d) Type Two Liberty Head Double Eagles: The Type Two series has sort of fallen through the cracks in recent years. Type One double eagles are remarkably popular with collectors and the Type Three series seems to be an area that is a marketer’s delight right now. That has left the Type Two series as a sort of void. There are two areas in this market that I currently like as good values. The first are the scarcer date Philadelphia issues from 1866 to 1872 in About Uncirculated and above. The second are choice, original common dates in MS62 to MS63. The scarce Philadelphia issues have retained most of their value despite not having promoted in the last few years; imagine what an influx of new collectors might do to prices for these coins. Common dates in MS62 and MS63 are scarce and have dropped quite a bit in price from their highs of a few years ago. At $3,500-4,000 for a choice MS62 and $11,000-13,000 for a nice MS63 I like the value that these offer as type coins.
1. Capped Head Quarter Eagles: In this price range, it is hard to beat the Capped Head quarter eagles (produced between 1829 and 1834) for value. All of these issues were produced in limited quantity and even the most “common” date (the 1829) has considerably fewer known than the early half eagles and eagles in this price range. After the market highs of 2006 and 2007, prices on Capped Head quarter eagles have dropped around 15-20% but few pieces have been available at the new lower levels. I especially like choice, original examples that grade between AU55 and MS62. In this grade range you are typically getting an aesthetically appealing coin. A nice About Uncirculated pieces will cost in the mid-teens while an MS62 that is properly graded will run in the low to mid 20’s. The “sleeper” date in this series is the 1833 while the 1832 is tougher than many people realize as well.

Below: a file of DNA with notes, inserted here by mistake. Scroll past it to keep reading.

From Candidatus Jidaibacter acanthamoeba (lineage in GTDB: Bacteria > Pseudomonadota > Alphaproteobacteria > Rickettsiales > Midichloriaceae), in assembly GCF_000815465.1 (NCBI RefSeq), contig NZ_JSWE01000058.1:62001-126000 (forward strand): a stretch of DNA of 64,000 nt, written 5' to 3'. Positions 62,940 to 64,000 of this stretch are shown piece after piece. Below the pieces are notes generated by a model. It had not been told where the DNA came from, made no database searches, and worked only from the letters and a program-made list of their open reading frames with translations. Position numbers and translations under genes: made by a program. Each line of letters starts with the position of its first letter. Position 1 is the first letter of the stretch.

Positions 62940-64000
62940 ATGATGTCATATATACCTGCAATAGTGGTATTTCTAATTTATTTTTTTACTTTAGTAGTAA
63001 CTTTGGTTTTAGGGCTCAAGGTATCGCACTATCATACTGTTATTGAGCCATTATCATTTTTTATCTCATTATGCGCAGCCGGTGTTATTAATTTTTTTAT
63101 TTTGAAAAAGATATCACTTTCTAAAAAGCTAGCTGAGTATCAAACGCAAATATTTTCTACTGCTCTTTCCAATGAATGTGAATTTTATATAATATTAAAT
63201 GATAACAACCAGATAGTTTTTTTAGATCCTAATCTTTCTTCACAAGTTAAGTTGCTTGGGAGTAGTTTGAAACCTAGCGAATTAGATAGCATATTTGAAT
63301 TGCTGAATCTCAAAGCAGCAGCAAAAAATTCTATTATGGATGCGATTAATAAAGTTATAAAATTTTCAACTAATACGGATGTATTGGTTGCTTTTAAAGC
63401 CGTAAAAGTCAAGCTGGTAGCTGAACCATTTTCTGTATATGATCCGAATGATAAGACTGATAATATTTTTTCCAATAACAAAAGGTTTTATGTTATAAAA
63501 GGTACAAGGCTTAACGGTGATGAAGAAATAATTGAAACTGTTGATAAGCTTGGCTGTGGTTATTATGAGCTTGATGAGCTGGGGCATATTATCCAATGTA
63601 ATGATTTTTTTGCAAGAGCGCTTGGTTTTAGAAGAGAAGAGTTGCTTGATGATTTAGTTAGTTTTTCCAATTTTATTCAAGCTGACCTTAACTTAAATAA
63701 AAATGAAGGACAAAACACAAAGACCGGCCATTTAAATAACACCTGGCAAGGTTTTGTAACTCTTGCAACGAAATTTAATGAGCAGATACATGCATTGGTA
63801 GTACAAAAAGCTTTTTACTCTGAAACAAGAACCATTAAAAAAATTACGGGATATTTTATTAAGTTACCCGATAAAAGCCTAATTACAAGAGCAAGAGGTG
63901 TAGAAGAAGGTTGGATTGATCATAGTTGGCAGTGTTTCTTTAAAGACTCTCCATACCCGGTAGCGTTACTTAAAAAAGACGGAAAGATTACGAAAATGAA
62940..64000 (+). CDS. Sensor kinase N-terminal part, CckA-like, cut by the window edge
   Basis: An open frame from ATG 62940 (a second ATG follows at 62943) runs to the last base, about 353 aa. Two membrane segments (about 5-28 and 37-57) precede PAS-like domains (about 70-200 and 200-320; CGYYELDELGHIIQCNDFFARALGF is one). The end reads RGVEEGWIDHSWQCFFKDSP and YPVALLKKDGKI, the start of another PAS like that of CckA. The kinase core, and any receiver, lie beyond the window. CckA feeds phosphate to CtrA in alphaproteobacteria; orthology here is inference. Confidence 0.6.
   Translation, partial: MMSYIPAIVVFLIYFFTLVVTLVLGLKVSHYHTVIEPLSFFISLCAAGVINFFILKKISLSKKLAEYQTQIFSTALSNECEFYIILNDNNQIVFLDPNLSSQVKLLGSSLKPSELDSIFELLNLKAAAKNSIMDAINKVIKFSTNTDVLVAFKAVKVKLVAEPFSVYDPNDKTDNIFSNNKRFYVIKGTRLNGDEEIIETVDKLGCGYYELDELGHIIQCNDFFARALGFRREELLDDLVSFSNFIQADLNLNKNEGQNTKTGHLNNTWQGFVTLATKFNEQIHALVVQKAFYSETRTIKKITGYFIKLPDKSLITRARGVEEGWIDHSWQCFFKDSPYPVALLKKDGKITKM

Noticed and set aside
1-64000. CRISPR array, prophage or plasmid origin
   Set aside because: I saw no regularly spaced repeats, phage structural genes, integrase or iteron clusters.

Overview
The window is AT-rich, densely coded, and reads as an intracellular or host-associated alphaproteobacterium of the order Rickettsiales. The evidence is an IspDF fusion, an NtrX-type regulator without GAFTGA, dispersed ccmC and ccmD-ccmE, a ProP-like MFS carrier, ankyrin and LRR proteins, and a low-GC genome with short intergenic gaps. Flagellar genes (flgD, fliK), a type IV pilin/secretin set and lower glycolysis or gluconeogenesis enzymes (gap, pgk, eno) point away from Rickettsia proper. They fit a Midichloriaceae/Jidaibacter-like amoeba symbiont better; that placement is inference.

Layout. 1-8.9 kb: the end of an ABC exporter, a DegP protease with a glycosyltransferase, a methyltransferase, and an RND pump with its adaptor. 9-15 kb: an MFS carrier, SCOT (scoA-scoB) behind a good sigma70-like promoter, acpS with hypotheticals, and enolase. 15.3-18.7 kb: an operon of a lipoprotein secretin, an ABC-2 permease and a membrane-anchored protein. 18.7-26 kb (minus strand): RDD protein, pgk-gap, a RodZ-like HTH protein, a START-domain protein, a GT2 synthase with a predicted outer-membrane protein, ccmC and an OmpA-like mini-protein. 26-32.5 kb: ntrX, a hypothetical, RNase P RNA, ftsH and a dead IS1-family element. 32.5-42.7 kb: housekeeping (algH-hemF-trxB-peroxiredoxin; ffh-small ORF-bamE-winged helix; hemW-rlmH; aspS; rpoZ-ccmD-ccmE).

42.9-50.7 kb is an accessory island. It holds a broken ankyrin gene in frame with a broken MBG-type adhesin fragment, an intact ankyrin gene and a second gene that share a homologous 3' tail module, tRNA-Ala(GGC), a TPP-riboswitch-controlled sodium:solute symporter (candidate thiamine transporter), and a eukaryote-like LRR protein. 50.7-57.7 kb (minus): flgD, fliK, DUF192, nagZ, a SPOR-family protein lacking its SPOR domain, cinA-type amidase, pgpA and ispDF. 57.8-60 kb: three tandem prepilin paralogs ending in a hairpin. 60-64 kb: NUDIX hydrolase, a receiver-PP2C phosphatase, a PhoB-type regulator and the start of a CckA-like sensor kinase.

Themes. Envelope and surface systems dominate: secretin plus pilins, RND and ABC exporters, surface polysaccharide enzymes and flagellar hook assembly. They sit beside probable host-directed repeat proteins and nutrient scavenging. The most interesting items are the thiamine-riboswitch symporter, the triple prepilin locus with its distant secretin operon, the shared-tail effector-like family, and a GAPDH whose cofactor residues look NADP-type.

2. Classic Head Half Eagles in MS63 and MS64. I’ve already mentioned Classic Head quarter eagles in the first part of this article. I also like high grade Classic Head half eagles. In MS63 and MS64 this type is scarce and when these coins are nice they typically have great cosmetic appeal with lovely coloration and surfaces. Classic Head half eagles were made from 1834 to 1838. The commonest issues are the 1834 Plain 4 and the 1835. If you’d like an example of this design for type purposes, you are very likely going to buy an 1834 or an 1835 but the 1836 and 1838 are much scarcer and priced at just a 10-20% premium in the MS63 to MS64 range. Current price levels are around $11,000-12,000 for a nice MS63 and $18,000-20,000 for a nice MS64. Considering that a full Gem MS65, if available, will run around $60,000-65,000+, I think these MS63 and MS64 examples offer really good value.
3. Condition Census No Motto Issues: This area is a pretty narrow focus, I admit, but I think some of the best values in the entire coin market are in the $10,000-25,000+ Condition Census quality No Motto issues. This includes half eagles and eagles produced in the 1839-1866 era. I would throw the quarter eagles from this era into the mix as well. If you can find them, very high grade (in this case MS63 and higher) Philadelphia gold coins from the 1840’s and 1850’s seem like the best values in this area. The coins tend to be very well made, very attractive and genuinely rare in this grade. Given the fact that there are not many date collectors of these coins, they need to be viewed more as type issues. But it is hard to argue with their rarity in high grades, especially due to the fact that most smaller denomination Philadelphia gold coins struck prior to the Civil War are unknown in Gem and excessively rare even in MS64.